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Sonar, S.A. and Lal, G. (2019) Overview of Mechanisms Underlying Neuroimmune Diseases. In: Neuroimmune Diseases : Contemporary Clinical Neuroscience book series (CCNE). Springer , pp. 3-62.

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The neuroimmune diseases are caused by autoimmune demyelination, opportunistic and neurotrophic infections, paraneoplastic conditions, neurodegeneration, and neuropsychiatric disorders. These diseases are multifactorial, complex, and heterogeneous with varied clinical and pathological features and often triggered by the interplay of genetics, environmental factors, and dysregulated immune activation. The molecular mimicry of neuronal antigens, generation of onconeural antigens, inflammation-induced neuronal antigen release, and cross-presentation are thought to activate the autoreactive T and B lymphocytes. The activation of several innate immune pathways, generation of effector T cells, production of autoantibodies, inflamed blood-brain barrier, and activated microglia, astrocytes, oligodendrocytes, and neurons are known to contribute to the development of neuronal diseases. The majority of current research is focused on the genetic association, biomarker discovery, differential diagnosis, treatment choices, and identification of immunological and neurological basis of neuroimmune diseases. In this chapter, we discuss the clinical and pathological features of neuroimmune diseases and also present an overview of the current understanding of the immunological and neurological mechanisms. We also highlighted the cellular and molecular interactions in the generation of autoantibodies, inflammatory CD4+ and CD8+ T cells, reactive microglia and astrocytes, and importance of the blood-brain barrier in neuroinflammation and autoimmunity.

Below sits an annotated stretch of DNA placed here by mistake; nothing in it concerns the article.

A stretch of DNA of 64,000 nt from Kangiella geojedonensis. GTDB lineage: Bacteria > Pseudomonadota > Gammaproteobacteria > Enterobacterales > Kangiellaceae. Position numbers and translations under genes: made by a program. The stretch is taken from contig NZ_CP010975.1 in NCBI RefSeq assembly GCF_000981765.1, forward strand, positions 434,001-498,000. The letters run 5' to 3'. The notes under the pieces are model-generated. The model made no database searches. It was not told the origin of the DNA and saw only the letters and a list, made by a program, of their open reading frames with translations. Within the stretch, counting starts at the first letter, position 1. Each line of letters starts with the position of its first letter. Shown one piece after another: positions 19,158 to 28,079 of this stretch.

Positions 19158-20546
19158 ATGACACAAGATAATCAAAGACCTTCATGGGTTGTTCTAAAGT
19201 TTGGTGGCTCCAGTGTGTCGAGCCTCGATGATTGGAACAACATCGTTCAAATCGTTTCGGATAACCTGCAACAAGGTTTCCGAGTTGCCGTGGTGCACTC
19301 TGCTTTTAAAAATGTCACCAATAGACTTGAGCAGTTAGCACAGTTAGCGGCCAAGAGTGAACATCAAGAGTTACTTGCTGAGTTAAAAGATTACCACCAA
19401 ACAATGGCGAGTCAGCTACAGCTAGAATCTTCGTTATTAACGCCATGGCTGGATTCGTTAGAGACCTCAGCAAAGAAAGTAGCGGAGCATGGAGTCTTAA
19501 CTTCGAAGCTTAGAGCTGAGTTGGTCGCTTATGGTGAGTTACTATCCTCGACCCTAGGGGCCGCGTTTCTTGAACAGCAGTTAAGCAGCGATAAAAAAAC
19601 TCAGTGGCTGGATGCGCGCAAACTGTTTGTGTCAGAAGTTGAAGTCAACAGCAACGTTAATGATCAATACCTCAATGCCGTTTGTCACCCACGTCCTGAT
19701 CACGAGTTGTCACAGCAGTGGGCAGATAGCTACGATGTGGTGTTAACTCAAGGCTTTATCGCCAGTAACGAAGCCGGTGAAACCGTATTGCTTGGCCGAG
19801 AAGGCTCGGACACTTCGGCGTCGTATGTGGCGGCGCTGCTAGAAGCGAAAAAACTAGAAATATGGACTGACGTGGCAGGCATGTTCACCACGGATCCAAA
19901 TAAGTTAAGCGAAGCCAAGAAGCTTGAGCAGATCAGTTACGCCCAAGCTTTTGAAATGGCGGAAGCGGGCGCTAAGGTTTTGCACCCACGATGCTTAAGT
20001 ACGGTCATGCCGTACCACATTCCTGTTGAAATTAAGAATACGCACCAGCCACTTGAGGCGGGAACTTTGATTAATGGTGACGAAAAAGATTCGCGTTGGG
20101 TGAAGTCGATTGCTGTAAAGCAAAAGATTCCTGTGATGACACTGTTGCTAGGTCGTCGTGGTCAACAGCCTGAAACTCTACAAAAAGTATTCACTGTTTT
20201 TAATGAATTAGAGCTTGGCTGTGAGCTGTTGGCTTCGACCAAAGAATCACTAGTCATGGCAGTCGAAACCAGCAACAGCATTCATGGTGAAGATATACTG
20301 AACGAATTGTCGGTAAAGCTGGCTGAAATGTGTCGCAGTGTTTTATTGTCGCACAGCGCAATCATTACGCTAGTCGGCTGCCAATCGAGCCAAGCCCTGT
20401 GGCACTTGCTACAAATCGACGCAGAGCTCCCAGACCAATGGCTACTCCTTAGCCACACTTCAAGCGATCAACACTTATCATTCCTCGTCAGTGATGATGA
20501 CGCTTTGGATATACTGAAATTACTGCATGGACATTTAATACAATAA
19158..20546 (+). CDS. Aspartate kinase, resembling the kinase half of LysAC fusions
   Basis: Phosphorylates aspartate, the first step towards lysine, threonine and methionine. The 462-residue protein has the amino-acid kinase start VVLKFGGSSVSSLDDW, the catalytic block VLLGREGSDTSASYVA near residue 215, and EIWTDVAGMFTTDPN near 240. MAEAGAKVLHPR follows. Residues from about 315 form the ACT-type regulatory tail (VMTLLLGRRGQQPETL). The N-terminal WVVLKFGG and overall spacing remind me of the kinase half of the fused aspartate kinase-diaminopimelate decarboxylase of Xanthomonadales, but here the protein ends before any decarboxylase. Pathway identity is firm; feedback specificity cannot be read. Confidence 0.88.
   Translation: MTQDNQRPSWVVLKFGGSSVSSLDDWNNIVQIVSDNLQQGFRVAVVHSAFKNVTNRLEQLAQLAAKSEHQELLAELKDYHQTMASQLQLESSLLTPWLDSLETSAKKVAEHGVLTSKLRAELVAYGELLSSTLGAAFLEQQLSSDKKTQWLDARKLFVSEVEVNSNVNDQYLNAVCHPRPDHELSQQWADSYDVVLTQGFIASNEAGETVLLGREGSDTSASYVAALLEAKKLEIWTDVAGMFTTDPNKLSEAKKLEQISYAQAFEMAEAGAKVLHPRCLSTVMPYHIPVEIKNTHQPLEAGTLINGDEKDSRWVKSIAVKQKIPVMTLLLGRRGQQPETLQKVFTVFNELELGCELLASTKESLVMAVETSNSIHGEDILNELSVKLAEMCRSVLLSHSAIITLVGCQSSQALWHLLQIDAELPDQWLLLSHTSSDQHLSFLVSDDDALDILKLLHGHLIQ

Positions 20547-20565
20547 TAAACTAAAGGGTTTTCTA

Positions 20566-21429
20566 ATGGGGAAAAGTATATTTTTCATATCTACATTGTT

Item Type: Book Section
Depositing User: Mr. Rameshwar Nema
Date Deposited: 21 Feb 2020 09:09
Last Modified: 21 Feb 2020 09:09
URI: http://nccs.sciencecentral.in/id/eprint/745

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